In Defense of Facebook

28 Aug


There is a whole universe of marketers who make their living by selling their wares on Facebook- or finding the best algorithm to sell one’s wares on Facebook. So the livelihoods of many depend on the continuing popularity- nay, supremacy- of the social network. So a few weeks ago when a young 13 year old wrote I I’m 13 and none of my friends are on Facebook, many digital marketing pros sat up and took notice. Has Facebook reached peak profile, and if so, does it even matter?

Some say that even if teenagers are no longer using Facebook because of its popularity with the over 50-set, well, the over 50s have disposable income, so why not embrace the fact that Facebook is now skewing older? While that may be an argument, it’s a weak one, and doesn’t address the fact that without young users, Facebook loses caché…which is what lead to MySpace’s downfall. Remember MySpace?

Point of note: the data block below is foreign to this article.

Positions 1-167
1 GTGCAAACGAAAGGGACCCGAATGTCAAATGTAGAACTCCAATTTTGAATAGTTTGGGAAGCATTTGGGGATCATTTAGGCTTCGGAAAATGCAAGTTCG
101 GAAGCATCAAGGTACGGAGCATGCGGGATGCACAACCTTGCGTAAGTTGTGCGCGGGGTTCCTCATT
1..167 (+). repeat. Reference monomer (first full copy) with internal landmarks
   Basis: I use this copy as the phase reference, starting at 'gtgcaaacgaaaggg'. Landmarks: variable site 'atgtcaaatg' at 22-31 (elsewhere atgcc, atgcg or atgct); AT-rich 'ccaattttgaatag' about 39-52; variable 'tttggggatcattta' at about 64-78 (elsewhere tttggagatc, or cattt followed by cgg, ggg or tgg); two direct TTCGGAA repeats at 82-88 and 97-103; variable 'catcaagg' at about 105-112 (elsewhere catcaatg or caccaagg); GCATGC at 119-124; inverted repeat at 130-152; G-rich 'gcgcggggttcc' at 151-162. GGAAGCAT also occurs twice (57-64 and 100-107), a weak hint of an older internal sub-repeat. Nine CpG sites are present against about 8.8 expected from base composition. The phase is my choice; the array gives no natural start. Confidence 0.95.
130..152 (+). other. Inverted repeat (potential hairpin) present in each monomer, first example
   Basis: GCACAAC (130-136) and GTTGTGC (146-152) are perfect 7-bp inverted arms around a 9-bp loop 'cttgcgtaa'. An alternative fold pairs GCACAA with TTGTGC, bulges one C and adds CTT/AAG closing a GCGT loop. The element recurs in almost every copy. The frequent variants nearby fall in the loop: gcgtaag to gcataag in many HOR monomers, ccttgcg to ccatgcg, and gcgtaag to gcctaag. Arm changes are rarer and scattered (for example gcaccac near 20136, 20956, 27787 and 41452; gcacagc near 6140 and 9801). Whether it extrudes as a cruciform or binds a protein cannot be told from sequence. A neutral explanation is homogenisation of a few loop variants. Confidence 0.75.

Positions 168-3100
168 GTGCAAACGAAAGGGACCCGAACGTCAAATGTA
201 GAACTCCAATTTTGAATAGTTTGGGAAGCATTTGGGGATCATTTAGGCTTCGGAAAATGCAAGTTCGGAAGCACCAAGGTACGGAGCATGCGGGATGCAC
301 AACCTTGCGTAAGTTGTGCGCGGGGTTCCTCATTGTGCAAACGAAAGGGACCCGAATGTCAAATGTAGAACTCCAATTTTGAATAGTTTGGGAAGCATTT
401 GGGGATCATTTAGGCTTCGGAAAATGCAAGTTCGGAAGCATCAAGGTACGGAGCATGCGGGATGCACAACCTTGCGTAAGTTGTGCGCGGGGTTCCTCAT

I think that marketers would be wise to think of more than just Facebook when they think of social media marketing. And yet Facebook remains the 800 pound gorilla in the room. LinkedIn may be for the college-educated pro, Twitter may be for the technorati, but Facebook is still used by pretty much everybody. Ask someone if they’re on LinkedIn, and if they say no, well, no big deal. But have you ever met someone who is not on Facebook? It seems rather odd, like someone admitting to still using a typewriter or rotary phone. The lifeblood of any social network is people; without people you want to connect to, you’re sending your voice out across an empty void. We may be getting post-literate and living in an increasingly image-centric world (I am one of the last holdouts staying away from Instagram and Snapchat, which are purely image-driven), but for the time being, as long as Facebook is where our friends are found (and yes, even our annoying Great-Aunt who loves conspiracy theories), it is where we will spend our time. And it is where marketers should stay, for now at least.

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